Posted by gsporar
on October 25, 2007 at 8:02 PM PDT
I did my "memory leaks" presentation for the Houston Java Users Group. As usual, it seemed to strike a chord and led to some interesting discussions.
I grew up in the Houston area and most of my family still lives there,
so it was fun to do a presentation in the
Bayou City .
is the president of the Houston Java Users Group (HJUG)
and when I got
in touch with him several weeks ago I provided a list of about six
topics on which I would be happy to do a presentation.
Jim put that list to a vote and the winner was my talk on tracking
down memory leaks
in Java applications. I originally did this
presentation at JavaOne
last year and have repeated it at
TheServerSide Java Symposium .
It changes around a bit each time. The biggest addition was in July of this
year for the TheServerSide conference in Barcelona:
I added a whole section on permanent generation memory
leaks, based on the work of Frank Kieviet and
Edward Chou . Frank and Edward did an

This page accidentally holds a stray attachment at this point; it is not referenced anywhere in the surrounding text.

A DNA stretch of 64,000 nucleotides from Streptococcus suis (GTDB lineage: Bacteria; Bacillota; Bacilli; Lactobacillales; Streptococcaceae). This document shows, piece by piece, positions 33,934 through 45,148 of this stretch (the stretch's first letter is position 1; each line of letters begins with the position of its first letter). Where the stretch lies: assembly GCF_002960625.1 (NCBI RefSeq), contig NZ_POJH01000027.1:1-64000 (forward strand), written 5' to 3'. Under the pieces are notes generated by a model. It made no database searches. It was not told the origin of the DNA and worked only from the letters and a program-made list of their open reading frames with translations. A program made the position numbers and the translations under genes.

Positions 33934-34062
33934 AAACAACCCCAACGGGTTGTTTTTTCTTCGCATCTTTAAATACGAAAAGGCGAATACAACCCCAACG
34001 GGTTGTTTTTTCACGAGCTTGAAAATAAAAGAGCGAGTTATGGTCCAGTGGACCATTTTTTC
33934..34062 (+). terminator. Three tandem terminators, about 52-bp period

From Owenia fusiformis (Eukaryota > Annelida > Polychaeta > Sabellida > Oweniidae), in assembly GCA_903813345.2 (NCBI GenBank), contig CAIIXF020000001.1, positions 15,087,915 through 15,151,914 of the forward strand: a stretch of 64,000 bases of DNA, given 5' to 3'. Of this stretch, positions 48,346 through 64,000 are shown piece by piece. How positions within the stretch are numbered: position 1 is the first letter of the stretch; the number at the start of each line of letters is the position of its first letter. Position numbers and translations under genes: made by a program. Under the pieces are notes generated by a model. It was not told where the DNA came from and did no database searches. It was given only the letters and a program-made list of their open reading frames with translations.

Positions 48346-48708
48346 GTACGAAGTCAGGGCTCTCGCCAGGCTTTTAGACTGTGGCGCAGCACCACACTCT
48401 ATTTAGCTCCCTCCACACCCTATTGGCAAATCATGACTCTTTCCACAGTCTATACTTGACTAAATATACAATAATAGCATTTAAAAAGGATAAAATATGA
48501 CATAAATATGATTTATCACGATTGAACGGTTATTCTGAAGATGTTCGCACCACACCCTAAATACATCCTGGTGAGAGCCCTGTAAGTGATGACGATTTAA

earlier this year at JavaOne dedicated entirely to that topic.
Frank and I also collaborated with Sundar on an
article about permanent
generation memory leaks for Software Test & Performance magazine.
Another change that I made last night was to include a demo of
VisualVM , a relatively new
tool that is being developed as an open source project.
There is an introductory document available on the project web site. I hope to write more about VisualVM soon.
The changes I have made to the presentation have also been driven by
the questions that I have gotten when doing the presentation. A consistent
theme that was repeated last night in Houston was: "Is there a way to prevent
memory leaks from occurring in the first place?"
Automating detection is a problem. Tom Ball
left a comment on that topic on my
post from JavaZone. There are, however, some things that can be automated.
If, for example, you are shadowing
a static variable with a local variable
and as a result you do not end up setting the static variable to null and a memory leak
results, then a good editor
or FindBugs can point
out to you that you are
shadowing the variable. But detecting that the shadowing indirectly leads to a memory leak
is beyond the capability of any static analysis tool that I know of.
There are best practices that can certainly help. (For example, don't shadow
static variables with local variables :-) ) I probably need to
add a section on weak references to this presentation - I got a question specifically about that
last night. My favorite post on that topic is from Ethan Nicholas :
Understanding Weak References .
Some photos are below.
The pizza was popular, as usual.
The room is not too big and not too small.
Left to right: Paul Lisowski, Stephen Nimmo, Gregg Sporar, Jim Bethancourt